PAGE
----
Here are some of the ways that you can determine if a site is real or fake:
You Aren’t Sure How You Got to the Site
Have you found yourself on a site and you don’t know how you got there? Did you click on an email link? This is one of the most effective methods that a scammer uses to get a victim to go to a fake site. This is also the case with links on social media sites. Whatever you do, do not click these links. Instead, if you know you want to go to a site, either use a bookmark or type it directly into your browser.
Do You See Spelling or Grammar issues?
Another sign that a site might be fake is a lot of grammar and/or spelling issues. Many of these fake sites are created by non-native English speakers, and they often make mistakes with spelling and grammar. Some also use translation software, which is notorious for making mistakes like using “there” instead of “their.”
Is the Site Endorsed?
If you see that a site is endorsed, you might believe that it’s totally safe, but just because you see an icon that looks like an endorsement, it doesn’t mean it’s real. A person creating a fake website can add information saying, for instance, that it is endorsed by a news outlet, but that doesn’t mean it actually was. The same can be said for authenticating badges. You should be able to click on these badges and be directed to a site explaining what it means. If you can’t click it, it’s probably a fake.
Look at the Address
Another sign that a site is a scam is if the website address is incorrect. For example, let’s say you want to do some online shopping, and you get an email coupon from Kohl’s. You click on the link, but instead of going to Kohls.com, it takes you to K0hls.com. This is a fake site. You also want to pay attention to the beginning of the address, too. You should only be doing shopping or entering information at a site beginning with HTTPS, not HTTP.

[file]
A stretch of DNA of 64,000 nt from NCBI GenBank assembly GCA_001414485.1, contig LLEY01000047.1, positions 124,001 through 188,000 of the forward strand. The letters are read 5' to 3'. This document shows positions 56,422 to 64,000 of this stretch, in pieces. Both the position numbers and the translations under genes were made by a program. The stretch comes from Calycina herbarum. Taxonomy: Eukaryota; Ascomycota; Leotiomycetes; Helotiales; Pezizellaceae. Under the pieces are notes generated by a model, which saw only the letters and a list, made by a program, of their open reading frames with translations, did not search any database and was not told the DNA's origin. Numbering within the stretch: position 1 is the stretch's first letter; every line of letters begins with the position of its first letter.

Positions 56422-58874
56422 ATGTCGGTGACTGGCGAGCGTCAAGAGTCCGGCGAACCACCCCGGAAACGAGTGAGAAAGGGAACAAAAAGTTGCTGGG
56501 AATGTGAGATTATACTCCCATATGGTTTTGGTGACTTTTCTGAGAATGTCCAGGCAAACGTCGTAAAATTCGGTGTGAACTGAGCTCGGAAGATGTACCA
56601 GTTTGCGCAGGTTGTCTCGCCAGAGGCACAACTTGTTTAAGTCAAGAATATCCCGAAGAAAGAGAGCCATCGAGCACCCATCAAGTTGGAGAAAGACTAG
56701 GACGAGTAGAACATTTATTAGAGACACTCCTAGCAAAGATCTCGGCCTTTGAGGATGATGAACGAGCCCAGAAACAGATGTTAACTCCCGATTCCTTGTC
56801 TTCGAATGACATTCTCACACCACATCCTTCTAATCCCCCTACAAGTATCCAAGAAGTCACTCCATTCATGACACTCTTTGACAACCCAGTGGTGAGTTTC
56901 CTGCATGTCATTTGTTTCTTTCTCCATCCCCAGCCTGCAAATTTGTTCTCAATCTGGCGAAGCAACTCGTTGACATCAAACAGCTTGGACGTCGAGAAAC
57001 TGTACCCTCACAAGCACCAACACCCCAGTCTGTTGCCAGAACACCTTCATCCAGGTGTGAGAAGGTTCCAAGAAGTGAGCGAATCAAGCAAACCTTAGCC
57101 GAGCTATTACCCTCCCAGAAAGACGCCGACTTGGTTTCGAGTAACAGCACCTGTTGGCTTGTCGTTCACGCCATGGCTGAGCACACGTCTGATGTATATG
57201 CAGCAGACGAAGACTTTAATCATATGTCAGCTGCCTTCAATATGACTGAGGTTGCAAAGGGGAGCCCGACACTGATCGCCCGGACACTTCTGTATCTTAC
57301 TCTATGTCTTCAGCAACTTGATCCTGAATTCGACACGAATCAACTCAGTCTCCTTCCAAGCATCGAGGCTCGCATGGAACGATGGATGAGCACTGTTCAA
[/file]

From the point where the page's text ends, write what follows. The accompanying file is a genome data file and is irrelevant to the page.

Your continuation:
How to Make a Purchase
Almost every website out there takes credit cards. This is a good thing, because a credit card gives you protection. If a site doesn’t take cards, and it only wants a check or wire transfer, you should be suspicious. Empire Gun Shop doesn’t take credit cards.
Are the Prices Too Good to Be True?
Are the prices on a site too good to be true? If the prices are much lower than other prices, this could be a sign of a scam. For example, if you want to buy a new designer purse, and every other site has them for $400, but this one has it for $100, this is a red flag.
Finally, you can determine if a site is real or not by looking at reviews. You can do this by searching on Google, or you can look at the Better Business Bureau listing. There is also a scam tracker on the BBB website, too. And as I did above, seek out the name of the company and its domain on various forums that specialize in that product or service. Keep in mind, however, that some of these reviews might still be fake, so spend a little time on this and don’t always give these landing pages or splash page is too much credibility.
And hey, feel free to mess with those scumbags at Empire Gun Shop and make their life hell.
Written by Robert Siciliano, CEO of Credit Parent, Head of Training & Security Awareness Expert at Protect Now, #1 Best Selling Amazon author, Media Personality & Architect of CSI Protection Certification.